“All two-dimensional tics and self-conscious dysfunction, she is more formula than fantasy, more personality than persona… Having problems and being ‘funny’ [have become] leading dream-girl qualities.”

These women—dubbed the “Manic Pixie Dream Girls” a few years ago—have been populating our screens like ants with bangs for the past ten years: Zooey Deschanel may have perfected the form.  Some (including Orange) date the phenomenon back to Natalie Portman’s jabbering character in Garden State. A friend who watched the movie recently shuddered at the absurd moment where Portman declares that anytime she’s feeling unoriginal, she “does something no one’s ever done before,” flailing her arms around to demonstrate her impossibly unique personality.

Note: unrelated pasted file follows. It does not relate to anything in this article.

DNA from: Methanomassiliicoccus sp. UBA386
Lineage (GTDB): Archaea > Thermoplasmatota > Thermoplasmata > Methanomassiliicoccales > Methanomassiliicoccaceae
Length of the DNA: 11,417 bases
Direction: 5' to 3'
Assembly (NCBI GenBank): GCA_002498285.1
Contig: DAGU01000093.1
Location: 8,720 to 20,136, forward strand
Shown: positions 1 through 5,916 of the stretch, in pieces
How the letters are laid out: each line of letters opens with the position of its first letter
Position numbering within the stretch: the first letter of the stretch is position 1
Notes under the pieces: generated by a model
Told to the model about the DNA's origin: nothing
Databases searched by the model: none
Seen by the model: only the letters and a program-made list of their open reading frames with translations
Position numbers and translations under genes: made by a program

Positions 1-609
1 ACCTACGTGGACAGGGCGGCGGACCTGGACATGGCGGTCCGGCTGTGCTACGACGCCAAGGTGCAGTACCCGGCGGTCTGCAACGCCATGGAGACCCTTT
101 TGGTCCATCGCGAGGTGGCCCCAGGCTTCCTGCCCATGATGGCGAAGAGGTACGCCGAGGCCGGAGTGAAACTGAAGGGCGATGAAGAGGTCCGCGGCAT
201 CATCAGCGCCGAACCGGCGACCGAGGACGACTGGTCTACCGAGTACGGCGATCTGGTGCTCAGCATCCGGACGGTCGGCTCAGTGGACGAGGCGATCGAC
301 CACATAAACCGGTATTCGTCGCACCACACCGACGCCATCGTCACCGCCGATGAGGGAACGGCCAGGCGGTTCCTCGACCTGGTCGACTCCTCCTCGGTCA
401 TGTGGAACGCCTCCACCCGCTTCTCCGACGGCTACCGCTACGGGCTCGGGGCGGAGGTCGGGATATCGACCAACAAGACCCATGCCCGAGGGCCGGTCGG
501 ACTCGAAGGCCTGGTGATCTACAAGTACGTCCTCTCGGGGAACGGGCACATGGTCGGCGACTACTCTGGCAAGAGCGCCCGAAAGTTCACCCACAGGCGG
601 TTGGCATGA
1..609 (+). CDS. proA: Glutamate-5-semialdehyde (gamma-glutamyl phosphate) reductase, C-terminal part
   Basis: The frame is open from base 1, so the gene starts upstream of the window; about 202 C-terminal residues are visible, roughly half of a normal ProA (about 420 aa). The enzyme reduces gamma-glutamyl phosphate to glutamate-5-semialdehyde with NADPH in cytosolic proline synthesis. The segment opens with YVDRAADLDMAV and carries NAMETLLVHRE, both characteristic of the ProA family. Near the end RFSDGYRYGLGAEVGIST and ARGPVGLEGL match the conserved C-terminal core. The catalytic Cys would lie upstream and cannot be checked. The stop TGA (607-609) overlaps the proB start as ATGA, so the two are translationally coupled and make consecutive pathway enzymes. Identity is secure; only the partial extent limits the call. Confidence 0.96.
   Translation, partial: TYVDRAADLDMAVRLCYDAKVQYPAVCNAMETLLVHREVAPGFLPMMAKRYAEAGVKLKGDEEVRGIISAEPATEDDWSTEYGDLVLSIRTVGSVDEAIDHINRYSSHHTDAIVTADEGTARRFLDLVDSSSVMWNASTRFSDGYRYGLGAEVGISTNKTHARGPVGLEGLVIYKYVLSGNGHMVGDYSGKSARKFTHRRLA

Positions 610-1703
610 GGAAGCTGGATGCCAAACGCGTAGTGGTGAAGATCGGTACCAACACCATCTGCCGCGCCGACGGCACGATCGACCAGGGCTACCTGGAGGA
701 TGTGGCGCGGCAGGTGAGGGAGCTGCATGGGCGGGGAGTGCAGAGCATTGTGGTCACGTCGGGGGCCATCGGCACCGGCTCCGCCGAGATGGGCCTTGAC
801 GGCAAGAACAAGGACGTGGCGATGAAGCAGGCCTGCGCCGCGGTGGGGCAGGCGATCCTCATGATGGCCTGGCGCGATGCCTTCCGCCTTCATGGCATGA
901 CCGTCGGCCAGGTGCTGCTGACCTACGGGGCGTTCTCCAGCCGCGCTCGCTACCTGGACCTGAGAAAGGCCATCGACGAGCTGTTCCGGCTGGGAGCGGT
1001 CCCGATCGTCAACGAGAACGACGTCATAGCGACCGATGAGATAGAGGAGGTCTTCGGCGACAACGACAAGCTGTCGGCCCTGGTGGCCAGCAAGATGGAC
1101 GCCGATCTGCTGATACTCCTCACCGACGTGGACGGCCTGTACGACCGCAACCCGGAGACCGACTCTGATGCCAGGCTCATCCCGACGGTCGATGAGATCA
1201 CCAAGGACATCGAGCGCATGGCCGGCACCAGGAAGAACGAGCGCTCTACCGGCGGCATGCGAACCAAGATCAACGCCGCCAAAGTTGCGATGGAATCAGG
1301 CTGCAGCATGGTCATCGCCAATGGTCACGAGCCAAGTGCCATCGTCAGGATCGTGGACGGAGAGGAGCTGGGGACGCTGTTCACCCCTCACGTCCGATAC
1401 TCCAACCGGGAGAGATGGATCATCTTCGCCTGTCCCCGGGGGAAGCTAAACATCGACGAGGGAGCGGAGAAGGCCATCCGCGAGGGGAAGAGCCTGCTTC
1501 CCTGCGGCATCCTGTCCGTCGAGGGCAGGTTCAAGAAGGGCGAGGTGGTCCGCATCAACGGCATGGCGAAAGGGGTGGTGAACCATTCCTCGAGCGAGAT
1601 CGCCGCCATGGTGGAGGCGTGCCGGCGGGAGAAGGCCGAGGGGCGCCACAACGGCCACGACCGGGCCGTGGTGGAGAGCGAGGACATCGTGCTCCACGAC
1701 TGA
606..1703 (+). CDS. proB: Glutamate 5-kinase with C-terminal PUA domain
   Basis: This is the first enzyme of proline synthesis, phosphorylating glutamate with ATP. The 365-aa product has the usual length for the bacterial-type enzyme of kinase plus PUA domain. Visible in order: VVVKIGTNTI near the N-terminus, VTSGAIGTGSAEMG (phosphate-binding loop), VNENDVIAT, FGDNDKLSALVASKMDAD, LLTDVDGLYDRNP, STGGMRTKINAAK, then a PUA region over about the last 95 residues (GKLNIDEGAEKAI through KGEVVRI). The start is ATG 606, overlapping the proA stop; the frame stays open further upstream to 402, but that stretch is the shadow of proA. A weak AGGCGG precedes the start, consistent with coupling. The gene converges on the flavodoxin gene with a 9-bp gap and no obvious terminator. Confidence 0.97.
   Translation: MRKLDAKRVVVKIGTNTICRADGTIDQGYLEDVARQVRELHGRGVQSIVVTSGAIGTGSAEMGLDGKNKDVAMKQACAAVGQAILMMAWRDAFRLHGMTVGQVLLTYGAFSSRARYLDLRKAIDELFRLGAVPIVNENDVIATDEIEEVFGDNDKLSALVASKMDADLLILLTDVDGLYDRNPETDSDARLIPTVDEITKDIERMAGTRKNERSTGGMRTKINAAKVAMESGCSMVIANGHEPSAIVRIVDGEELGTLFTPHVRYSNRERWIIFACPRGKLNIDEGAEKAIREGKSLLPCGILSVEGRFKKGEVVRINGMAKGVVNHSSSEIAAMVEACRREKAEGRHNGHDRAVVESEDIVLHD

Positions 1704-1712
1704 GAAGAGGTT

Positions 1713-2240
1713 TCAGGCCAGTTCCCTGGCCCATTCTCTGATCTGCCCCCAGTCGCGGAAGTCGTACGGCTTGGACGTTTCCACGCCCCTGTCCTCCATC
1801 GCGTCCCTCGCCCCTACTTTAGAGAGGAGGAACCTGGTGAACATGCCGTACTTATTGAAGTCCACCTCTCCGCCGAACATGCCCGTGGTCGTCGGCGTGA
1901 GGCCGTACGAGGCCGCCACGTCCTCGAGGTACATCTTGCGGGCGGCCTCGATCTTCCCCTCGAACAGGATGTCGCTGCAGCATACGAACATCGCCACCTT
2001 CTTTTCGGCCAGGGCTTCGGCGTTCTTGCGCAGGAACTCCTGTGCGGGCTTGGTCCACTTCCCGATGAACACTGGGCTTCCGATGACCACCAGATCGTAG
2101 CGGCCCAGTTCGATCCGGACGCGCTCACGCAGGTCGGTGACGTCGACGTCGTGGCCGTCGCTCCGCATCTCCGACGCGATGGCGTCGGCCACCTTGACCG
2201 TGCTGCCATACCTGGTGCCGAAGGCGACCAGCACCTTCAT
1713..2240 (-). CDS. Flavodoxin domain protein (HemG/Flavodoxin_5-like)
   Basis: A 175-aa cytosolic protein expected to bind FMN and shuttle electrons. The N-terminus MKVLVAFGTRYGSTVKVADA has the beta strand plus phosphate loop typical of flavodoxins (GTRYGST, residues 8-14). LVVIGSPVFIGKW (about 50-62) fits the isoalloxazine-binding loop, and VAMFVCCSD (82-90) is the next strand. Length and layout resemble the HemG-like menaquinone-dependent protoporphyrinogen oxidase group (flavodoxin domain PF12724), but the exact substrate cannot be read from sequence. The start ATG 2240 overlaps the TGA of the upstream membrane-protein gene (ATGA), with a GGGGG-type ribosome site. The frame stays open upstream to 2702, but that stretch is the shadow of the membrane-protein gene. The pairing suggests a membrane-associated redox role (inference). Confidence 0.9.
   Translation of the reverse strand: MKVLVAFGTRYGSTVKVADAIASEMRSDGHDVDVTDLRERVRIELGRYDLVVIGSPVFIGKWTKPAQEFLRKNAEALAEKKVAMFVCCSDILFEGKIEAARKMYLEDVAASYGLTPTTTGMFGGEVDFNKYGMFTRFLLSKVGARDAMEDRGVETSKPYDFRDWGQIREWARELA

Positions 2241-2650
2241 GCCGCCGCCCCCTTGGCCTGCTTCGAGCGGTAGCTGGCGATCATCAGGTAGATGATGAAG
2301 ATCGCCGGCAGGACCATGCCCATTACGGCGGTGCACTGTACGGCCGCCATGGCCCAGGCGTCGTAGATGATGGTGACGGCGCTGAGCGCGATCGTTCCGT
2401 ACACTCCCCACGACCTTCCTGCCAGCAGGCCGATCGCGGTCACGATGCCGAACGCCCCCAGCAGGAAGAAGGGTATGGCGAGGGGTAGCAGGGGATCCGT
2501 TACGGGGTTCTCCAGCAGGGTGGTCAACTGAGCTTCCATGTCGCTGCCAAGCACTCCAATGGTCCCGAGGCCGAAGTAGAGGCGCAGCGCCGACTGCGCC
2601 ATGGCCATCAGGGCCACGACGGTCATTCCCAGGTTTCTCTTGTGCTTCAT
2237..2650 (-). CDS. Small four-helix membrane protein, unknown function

Such characters rose in prominence as projections of male fantasies, perhaps, but the archetype exists on its own now: It’s taken on a life of its own.

Which brings us to Frances:

As Frances, played by Greta Gerwig, drags her feet through her post-graduate, New York quasi-existence, a deer-in-headlights expression constantly paralyzing her face, Baumbach positions this flitting, helplessly confused, foot-in-mouth character as (shudder) our new cinematic heroine. Like Orange suggests, this very well may be our new Marilyn.

Part of that has to do with the movie’s classic aesthetic: Black and white, with romantic montages of Manhattan and Paris. Watching it has the weight of watching a great cinematic romance, as though Humphrey Bogart will turn the corner at any moment. No leading man ever really enters center stage, but there are many scenes in Frances Ha that feel nearly as predictable. When Frances spins and dances down a street in Chinatown (an underdog moment reminiscent of both Rocky and Flashdance), it occurred to me that this story, wherein otherwise competent women are so far up in their heads that they lose their footing in reality completely, is its own genre now, as familiar as When Harry Met Sally, as predictable as the Evil Dead.